We rented a car today to drive to the cape towns of Caraques and Port Lligat and the monastery at San Pere de Roses. The cape is mostly a Nature Park, the largest in Catalunya. It's only 30km.
[The spelling of the region varies depending on language, of course, but even within Spain it differs. The natives of the region prefer Catalonia because it is the original Catalan language. We have been told that Catalonia would like to break away from Spain to become a separate country. Catalonia is the wealthiest and most prosperous state in Spain. They are very proud of their heritage, too.]
The very hilly and winding road was comparable to the Almalfi coast. No doubt it would have been even more spectacular if the sun was out. We had the best day for our bike ride, which was good. We have a cute little car, a Volkswagen Polo with five speeds.
Caraques and Port Lligat are seaside towns. San Pere de Rodes overlooks the sea from an altitude of 500 meters (1500 feet). Our first real destination is Dali's home in Portilliqat, where he lived with his wife Gala for 40 years. He never returned after her death.
We were lucky to be admitted on short notice, less than 1/2 hour. Usually one must make reservations days in advance for a specific time. Even during this low-season, there are lots of people waiting for a tour. Another time that it proved helpful to be old ! Only 10 people at a time with a personal guide. Ours spoke three languages to repeat the explanation in French, Spanish, and English.
According to folklore, he purchased several fishermen one-room homes over a period of years, connecting them together into a very comfortable and unique 10-room cottage with clever outdoor spaces and a swimming pool. Today, it is a kind of shrine to Dali's lifestyle...furniture, studio, decoration, photos with family and celebrities, quirky stuff.
Given that he was pretty unusual himself, their home is very orderly (undoubtedly "cleansed" for tourists) and extremely livable. He worked in his studio 8-9 hours a day. He preferred to sit while painting so he designed and built a wall-sized easel (12'x12') that moved up and down using a weight and pulley system.
The cottage has only a few of his actual art pieces, but quite a number of the goofy things he constructed as decoration. Gala had her own "retreat" that she had decorated herself. Lots of interesting pictures with dignitaries and celebraties spanning forty years or so.
One disappointing fact about Dali: he chose to stay in Spain during the Franco dictatorship unlike Casals and Picasso both of whom left in protest and concern for the country and their lives.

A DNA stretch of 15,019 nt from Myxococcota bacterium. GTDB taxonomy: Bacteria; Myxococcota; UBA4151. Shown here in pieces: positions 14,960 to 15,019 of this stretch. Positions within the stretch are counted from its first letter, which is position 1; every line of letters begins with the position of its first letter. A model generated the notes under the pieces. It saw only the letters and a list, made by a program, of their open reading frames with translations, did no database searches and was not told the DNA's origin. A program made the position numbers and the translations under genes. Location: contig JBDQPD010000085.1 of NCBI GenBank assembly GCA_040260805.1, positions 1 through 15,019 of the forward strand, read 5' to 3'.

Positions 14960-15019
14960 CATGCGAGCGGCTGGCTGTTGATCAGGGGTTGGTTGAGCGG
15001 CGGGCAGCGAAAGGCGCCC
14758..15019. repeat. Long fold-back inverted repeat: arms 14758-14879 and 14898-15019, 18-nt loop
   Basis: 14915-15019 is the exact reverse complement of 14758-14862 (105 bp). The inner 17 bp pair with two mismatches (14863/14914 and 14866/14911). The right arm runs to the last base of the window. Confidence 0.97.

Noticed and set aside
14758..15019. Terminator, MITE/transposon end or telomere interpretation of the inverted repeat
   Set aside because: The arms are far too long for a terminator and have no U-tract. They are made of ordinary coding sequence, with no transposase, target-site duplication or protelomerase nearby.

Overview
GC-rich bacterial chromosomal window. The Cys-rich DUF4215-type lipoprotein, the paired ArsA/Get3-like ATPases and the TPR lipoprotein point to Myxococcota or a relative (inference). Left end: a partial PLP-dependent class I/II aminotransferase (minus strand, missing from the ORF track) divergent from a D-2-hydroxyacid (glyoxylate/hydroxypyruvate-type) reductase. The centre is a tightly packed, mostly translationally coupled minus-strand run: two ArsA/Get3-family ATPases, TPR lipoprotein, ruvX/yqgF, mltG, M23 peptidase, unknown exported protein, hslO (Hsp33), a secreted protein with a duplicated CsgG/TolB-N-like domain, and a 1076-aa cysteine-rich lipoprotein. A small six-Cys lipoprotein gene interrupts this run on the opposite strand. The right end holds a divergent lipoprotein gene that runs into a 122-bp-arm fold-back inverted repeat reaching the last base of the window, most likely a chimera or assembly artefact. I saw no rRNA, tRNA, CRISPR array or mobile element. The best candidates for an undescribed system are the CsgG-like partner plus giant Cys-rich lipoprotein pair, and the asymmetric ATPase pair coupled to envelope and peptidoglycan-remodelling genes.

Leaving Dali behind, our GPS guides us to San Pere de Rodes, first along the coast, then into the hills all via twisting narrow roads. It is very cloudy/foggy at this elevation. There is supposed to be a large monastery here, but all I can see is the ruins of an old church (I assume it is the monastery, but no, it isn't Mom proves to me later). A bunch of mid-school kids are there to learn some history. There are several hiking trails of various distances and we start one. Nice wild flowers along the way, plus we get in some exercise.
Mom convinces me (after she asks someone returning) that there is a monastery out there in the fog. Ten minutes later, there it is, looming on a hill across the valley. We had hoped to eat a nice late lunch there, but they are closed for the day (4:00pm).
As seniors, we are admitted free (versus a €4pp fee) to take a self-guided tour of 23 spaces...tower, dungeon, chancellery, apse, cellar, cloister, chapel, hospital. It dates back to 1055AD with numerous additions over 2 or 3 centuries. Both Mom and I think the monks lived pretty good lives compared to vassals in the field. The monastery was very interesting and walking back to the car the fog lifted and we got a great view of the Mediterrian.
We're both hungry and tired, but make one more stop to see a nearby medieval town of Perlada primarily known now for it's summer concerts. we circle it outside the walls and decide we need to rest and eat more than see another ancient town.
Back in Figueres, after trying to find a parking place near the Ramblas near a restaurant, we return the car to the hotel and walk into town, about 15 minutes. Friday night, there is more activity than we've seen, and more restaurants open. We happen on a tapas place along the Ramblas where we get filled with 5 or 6 small dishes accompanied by vino tinto and a sangria. A fun and lively place, with good food.
Sunday, April 29, 2012
A Day by the Sea and in the Mountains